Poster Session

Start Date

20-5-2016 12:30 PM

Document Type

Poster Abstract

Description

Simulating physiological flows using computational fluid dynamics (CFD) remains to be computationally expensive and difficult for clinical usage because of the physiological flow and geometrical complexity involved in patient specific situations. We use the reduced order modeling (ROM) of such systems with high nonlinearity and geometrical non-uniformity to replace the full, nonlinear model with a low-degrees of freedom ROM model. We construct ROM models by the proper orthogonal decomposition (POD) method to estimate the flow-induced wall shear stress (WSS) and pressure loading of a simplified abdominal aortic aneurysm and a bifurcation cerebral aneurysm. This method allows us to investigate a wide range of different physiological flow parameters without conducting the computationally expensive CFD simulations repetitively, which is promising for clinical usage.

We obtain a set of snapshots from a set of flow simulations with multiple variable parameters, called the training set. The training set should be simulated in a parameter space that contains all the physiological parameters of interest. We show that both the velocity and pressure distributions are well reconstructed when compared with the exact values with a small number of modes. A mesh-less shell model is used to estimate the aneurysm sidewall’s in-plane stresses. Sidewalls with non-uniform thickness are considered to study the influence of local weakness on the aneurysm’s risk of failure. We found that the sensitivity of the material’s strength to the local weakness depends on the aneurysms sidewall’s Gaussian curvatures, the curvature to thickness ratio and the distribution of the flow loading. It is therefore critical to describe the distribution of curvature and thickness accurately when estimating the in-plane stress of aneurysms.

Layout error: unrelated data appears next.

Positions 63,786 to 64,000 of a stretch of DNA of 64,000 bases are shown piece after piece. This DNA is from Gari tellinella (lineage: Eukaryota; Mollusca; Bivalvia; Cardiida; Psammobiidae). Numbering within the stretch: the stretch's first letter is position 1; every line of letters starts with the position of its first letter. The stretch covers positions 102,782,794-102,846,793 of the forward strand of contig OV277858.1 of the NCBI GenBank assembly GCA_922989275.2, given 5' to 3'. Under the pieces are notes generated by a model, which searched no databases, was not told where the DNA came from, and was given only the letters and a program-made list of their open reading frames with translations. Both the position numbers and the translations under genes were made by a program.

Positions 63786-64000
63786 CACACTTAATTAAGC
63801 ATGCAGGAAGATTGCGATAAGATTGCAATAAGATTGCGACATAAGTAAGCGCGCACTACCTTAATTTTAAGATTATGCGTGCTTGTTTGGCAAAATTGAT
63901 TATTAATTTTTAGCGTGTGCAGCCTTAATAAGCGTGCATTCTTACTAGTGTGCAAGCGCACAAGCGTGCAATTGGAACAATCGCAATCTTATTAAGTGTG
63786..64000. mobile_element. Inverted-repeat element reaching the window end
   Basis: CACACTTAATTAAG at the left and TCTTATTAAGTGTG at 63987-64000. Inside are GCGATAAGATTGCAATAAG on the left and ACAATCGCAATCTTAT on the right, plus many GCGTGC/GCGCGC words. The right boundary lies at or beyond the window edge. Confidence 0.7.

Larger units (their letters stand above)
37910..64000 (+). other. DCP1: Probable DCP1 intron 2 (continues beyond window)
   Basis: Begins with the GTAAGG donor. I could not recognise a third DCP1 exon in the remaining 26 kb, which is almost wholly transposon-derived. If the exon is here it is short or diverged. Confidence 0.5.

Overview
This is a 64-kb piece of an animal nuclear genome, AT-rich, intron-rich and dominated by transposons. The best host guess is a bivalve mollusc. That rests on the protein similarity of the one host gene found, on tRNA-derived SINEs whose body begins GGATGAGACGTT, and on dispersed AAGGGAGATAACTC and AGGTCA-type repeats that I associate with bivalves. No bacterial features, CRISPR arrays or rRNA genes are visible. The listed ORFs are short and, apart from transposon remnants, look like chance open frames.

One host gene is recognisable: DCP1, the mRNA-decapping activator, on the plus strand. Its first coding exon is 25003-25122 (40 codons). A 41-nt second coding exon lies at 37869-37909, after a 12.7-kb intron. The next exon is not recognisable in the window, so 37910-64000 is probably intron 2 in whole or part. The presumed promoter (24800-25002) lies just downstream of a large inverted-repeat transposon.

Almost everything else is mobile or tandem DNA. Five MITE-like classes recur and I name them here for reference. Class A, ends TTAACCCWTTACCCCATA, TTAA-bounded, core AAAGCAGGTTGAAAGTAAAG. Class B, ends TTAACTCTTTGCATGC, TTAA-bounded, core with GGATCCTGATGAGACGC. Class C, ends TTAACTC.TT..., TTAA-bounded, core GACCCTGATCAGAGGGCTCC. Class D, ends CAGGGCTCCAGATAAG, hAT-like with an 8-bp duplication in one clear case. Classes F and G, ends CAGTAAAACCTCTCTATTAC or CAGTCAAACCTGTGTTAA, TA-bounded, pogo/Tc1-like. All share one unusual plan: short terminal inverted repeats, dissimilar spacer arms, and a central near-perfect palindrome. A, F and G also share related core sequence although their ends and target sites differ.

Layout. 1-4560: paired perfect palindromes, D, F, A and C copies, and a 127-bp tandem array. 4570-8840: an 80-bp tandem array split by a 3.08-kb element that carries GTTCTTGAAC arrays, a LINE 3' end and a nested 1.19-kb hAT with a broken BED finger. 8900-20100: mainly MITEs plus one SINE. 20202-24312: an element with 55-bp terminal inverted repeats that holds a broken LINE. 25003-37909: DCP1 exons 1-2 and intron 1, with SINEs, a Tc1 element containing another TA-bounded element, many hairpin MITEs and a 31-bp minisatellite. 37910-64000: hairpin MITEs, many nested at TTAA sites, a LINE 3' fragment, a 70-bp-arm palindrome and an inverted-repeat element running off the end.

Keywords

computational fluid dynamics, proper orthogonal decomposition, flow simulations

Creative Commons License

Creative Commons Attribution-Noncommercial-Share Alike 3.0 License
This work is licensed under a Creative Commons Attribution-Noncommercial-Share Alike 3.0 License.

 
May 20th, 12:30 PM

A Reduced Order Model For Efficient Physiological Flow Analysis In Aneurysms by Proper Orthogonal Decomposition

Simulating physiological flows using computational fluid dynamics (CFD) remains to be computationally expensive and difficult for clinical usage because of the physiological flow and geometrical complexity involved in patient specific situations. We use the reduced order modeling (ROM) of such systems with high nonlinearity and geometrical non-uniformity to replace the full, nonlinear model with a low-degrees of freedom ROM model. We construct ROM models by the proper orthogonal decomposition (POD) method to estimate the flow-induced wall shear stress (WSS) and pressure loading of a simplified abdominal aortic aneurysm and a bifurcation cerebral aneurysm. This method allows us to investigate a wide range of different physiological flow parameters without conducting the computationally expensive CFD simulations repetitively, which is promising for clinical usage.

We obtain a set of snapshots from a set of flow simulations with multiple variable parameters, called the training set. The training set should be simulated in a parameter space that contains all the physiological parameters of interest. We show that both the velocity and pressure distributions are well reconstructed when compared with the exact values with a small number of modes. A mesh-less shell model is used to estimate the aneurysm sidewall’s in-plane stresses. Sidewalls with non-uniform thickness are considered to study the influence of local weakness on the aneurysm’s risk of failure. We found that the sensitivity of the material’s strength to the local weakness depends on the aneurysms sidewall’s Gaussian curvatures, the curvature to thickness ratio and the distribution of the flow loading. It is therefore critical to describe the distribution of curvature and thickness accurately when estimating the in-plane stress of aneurysms.

 

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